I had the pleasure to speak with Trever Stribing, Lucas Honig, Josh Ackerly, and Elijah Peterson of PA Line who won Buffalo's Battle of The Bands and opened for Iron & Wine at Canalside in July and are now touring in New England.
Mark Abell | BuffaloVibe: Any upcoming performances to spotlight?
PA Line: We are very local based band that continues to step on stage on a weekly basis. Our next trip will bring us closer to the coast as we will be telling our story in Boston. The best way to find where we are playing is through any social media site, or to email us directly. We have always been proper in responding when a fan reaches out to us; without them we do not exist.
How do you want to fit into the history of folk?
PL: Folk is dead, and has been for some time now. Between Nu-folk, Folk-Punk, mid-western millennial-folk and anything else in between, it seems the only thing they have in common is the instruments they use. And if they were considered part of the folk genre just because of acoustic guitars, mandolins, and banjos then we want to fit in to the history of folk the same way Woody Guthrie fits in his coffin. The only way we want people to categorize us with the Folk Genre is if they truly understand what folk music is instead of focusing about the sound of the music when in fact it is about the story that backs the emotion. P.A. Line is filled with emotion and we are hoping that our style will lead people to say "that's how they did it", and essentially become our own sub genre of Folk. We believe every movement has a timeline of sorts and folk has a long history, now more-so broken up into a big variety of sub-genres as most music does now, and we would like to think P.A. Line has a chance to be a staple in the next part of that time-line.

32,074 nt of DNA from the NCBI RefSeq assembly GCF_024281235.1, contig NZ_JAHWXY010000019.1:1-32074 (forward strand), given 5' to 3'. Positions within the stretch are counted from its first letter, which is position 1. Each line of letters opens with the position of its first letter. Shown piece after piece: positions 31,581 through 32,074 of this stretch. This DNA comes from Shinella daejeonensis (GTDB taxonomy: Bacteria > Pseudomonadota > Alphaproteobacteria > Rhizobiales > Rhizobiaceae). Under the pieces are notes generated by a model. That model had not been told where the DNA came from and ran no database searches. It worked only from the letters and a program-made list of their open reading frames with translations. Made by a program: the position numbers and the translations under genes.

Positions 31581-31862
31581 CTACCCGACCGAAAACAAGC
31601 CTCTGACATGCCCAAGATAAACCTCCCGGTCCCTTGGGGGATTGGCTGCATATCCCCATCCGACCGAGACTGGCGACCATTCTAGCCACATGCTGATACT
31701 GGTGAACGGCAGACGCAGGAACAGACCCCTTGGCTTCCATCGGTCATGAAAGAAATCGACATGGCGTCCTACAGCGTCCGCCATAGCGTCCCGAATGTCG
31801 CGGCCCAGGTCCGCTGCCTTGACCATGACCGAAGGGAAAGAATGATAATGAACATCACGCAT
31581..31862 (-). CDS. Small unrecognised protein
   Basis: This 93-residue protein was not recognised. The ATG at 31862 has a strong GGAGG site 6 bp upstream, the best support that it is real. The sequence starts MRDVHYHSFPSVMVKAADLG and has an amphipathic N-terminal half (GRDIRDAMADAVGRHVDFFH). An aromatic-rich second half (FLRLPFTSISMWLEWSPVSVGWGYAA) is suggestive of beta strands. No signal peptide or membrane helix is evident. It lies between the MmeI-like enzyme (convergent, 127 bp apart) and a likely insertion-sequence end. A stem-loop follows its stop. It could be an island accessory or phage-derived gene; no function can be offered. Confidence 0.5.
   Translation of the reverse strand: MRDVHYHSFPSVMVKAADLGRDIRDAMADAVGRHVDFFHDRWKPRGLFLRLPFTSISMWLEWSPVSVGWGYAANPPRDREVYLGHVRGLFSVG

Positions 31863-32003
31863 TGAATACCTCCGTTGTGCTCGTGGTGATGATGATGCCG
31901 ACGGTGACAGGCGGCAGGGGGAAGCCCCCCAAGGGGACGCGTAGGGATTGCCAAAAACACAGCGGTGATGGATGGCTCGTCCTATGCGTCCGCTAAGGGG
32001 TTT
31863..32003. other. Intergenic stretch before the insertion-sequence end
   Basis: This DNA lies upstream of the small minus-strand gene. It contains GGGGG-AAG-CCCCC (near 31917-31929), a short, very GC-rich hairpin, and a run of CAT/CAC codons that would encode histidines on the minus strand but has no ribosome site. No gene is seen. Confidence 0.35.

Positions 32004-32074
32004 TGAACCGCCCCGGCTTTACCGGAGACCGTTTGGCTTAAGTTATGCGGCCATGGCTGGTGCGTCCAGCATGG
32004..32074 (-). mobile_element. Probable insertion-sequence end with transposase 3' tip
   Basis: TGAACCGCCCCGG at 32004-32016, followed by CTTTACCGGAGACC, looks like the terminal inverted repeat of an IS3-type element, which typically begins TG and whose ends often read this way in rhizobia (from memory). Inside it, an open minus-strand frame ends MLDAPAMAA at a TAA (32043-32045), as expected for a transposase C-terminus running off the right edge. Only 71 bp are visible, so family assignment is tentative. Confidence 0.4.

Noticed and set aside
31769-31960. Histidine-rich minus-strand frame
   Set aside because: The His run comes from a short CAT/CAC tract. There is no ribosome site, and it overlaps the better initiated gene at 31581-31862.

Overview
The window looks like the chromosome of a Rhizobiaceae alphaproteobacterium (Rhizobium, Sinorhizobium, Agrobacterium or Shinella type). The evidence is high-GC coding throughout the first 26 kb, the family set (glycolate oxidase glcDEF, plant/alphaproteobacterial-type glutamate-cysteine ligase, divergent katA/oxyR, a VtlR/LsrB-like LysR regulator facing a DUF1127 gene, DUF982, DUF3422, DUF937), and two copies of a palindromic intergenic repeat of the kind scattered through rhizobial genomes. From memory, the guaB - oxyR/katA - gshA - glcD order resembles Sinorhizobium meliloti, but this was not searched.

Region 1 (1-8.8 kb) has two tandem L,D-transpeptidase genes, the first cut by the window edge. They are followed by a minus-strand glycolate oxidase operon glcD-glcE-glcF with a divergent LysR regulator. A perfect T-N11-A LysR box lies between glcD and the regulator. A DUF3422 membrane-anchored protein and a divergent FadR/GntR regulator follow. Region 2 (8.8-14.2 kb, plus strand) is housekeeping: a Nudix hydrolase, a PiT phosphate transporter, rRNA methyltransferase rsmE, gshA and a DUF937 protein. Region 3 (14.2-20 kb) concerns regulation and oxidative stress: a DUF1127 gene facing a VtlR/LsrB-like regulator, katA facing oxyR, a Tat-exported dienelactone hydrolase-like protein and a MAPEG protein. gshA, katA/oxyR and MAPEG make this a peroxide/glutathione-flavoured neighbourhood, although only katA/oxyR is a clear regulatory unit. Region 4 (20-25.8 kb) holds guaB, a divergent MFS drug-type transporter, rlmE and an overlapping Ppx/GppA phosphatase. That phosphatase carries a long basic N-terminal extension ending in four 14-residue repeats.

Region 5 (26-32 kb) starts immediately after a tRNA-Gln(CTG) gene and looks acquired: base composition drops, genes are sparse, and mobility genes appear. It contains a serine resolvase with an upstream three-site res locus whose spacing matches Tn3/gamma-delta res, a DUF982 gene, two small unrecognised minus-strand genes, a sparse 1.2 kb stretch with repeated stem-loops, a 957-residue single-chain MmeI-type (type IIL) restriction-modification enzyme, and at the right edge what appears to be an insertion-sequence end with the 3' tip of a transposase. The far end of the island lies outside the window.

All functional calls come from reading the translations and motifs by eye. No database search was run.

Are you surprised about the direction that Mumford & Sons have taken lately?
PL: It doesn't surprise us at all, seeing as lots of bands tend to acclimate to the radio-friendly, "popular" wave of music, it is just a jump in fame and fortune lots of bands go to when a large population discovers the talent they have, so they become more relatable, if you will. They have a very distinct sound and have already released two full length albums of that sound. It seems they were faced with a choice: dig the rut deeper and stay where they were or try to grow not only as a band, but also musicians, and release something new, unparalleled and ground breaking. In my own opinion, they didn't achieve that, but perhaps we can all learn from, and not just when the sound we have had been overplayed too much... Cause more than likely it's too late.
What is the craziest thing that has happened to you when you're touring?
PL: Craziest thing that happened to us on tour... Well... It's always crazy. Crazy good. Ha-ha.
Who are your musical influences? What major band(s) would you want to tour with?
PL: We are influenced by Dave Matthews, and recently John Mayer, Victor Wooten, Lettuce, Sly and the Family Stone, Pat the Bunny Ryan Harvey, Against Me!, Phil Ochs, The Black Death All-Stars, and so many more. We do believe that the variety of influences helps produce the variety of our sound and creates a unique approach to making music. Mumford and Sons is up there, we do of course know virtually every song and touring with them would be brilliant.
If you could work with any producer or record in any studio, which would you choose?
PL: If we could choose anyone it would be through Plan-it-X records. They're a DIY outfit and have always loved the music and the message they spread.